Leader of Europe, 1198-1216 (Medieval World)
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|Format:||Hardback, 240 pages|
|Other Information: ||maps, bibliography, index|
|Published In: ||United Kingdom, 29 November 1993|
Innocent III (r.1198-1216) has long been thought the greatest pope of the high Middle Ages - the high point of papal power and papal claims over the secular world. In pursuit of his theory of papal monarchy, he excommunicated King John of England, deposed Emperor Otto IV of Germany and forced King Philip Augustus to take back the wife he had repudiated. He launched both the Fourth and the Albigensian Crusades. He convened, and dominated, the Fourth Lateran Council (1215), one of the most important theological conferences of the medieval period. he gave St Francis permission to start an order of preaching friars, who became the Franciscans. No other pope, in pursuit of papal supremacy over secular states, dared or achieved so much - though history was subsequently to make his political victories hollow. This book a reassessment of his complex and many-faceted career. It examines Innocent's background and complex character, studying his record as a temporal ruler struggling to establish a firm hold on the papal states. It considers the influences on him, tracing the development of his though, showing how he was influenced by the past and where he was an original thinker. It also explores his response to the rising challenge to religious orthodoxy in Western Christendom - his attitude to the crusading movement (both his crusades turned out to be against Christian communities) and his involvement with the new preaching orders.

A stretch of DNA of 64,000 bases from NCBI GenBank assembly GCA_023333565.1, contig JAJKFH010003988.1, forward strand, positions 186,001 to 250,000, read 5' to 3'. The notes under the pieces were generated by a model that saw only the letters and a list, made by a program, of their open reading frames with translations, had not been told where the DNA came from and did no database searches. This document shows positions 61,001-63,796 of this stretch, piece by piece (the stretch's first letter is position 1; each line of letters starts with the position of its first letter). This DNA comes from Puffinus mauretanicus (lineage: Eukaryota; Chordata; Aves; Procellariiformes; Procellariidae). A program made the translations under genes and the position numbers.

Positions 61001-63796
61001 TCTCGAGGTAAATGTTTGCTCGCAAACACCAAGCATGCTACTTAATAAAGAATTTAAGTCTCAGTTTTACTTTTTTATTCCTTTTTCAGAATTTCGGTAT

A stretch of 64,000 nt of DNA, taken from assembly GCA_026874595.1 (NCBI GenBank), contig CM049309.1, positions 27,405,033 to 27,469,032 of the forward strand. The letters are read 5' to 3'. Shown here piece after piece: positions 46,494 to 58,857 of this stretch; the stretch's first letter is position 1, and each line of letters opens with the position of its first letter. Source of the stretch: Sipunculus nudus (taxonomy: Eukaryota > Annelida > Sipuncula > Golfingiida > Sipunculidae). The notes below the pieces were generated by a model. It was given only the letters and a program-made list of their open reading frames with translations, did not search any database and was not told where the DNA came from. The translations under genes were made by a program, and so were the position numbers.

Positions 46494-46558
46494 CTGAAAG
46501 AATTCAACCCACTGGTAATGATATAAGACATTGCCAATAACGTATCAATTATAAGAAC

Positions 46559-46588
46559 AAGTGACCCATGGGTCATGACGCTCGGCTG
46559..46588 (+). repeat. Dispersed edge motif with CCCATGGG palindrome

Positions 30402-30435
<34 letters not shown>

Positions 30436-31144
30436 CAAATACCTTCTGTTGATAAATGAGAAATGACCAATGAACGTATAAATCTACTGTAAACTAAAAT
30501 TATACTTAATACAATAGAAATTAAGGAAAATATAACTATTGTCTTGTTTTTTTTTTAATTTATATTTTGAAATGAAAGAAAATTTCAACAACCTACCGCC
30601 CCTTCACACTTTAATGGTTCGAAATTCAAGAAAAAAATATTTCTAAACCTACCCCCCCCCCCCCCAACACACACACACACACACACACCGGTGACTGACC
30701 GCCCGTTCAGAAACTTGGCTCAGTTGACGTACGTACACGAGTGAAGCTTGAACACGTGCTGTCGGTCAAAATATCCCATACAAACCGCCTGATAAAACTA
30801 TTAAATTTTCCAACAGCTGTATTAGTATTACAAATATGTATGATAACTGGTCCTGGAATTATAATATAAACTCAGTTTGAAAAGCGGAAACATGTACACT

Table of Contents
The popes reputation and character; the sources for the history of the pontificate; the pope and papcy; politics; power and propaganda; law and society; authority and protest - the Christian life; the papacy and the wider world - the frontiers of Christendom; final assessment.
|Dimensions: ||21.0 x 13.0 centimeters (0.44 kg)|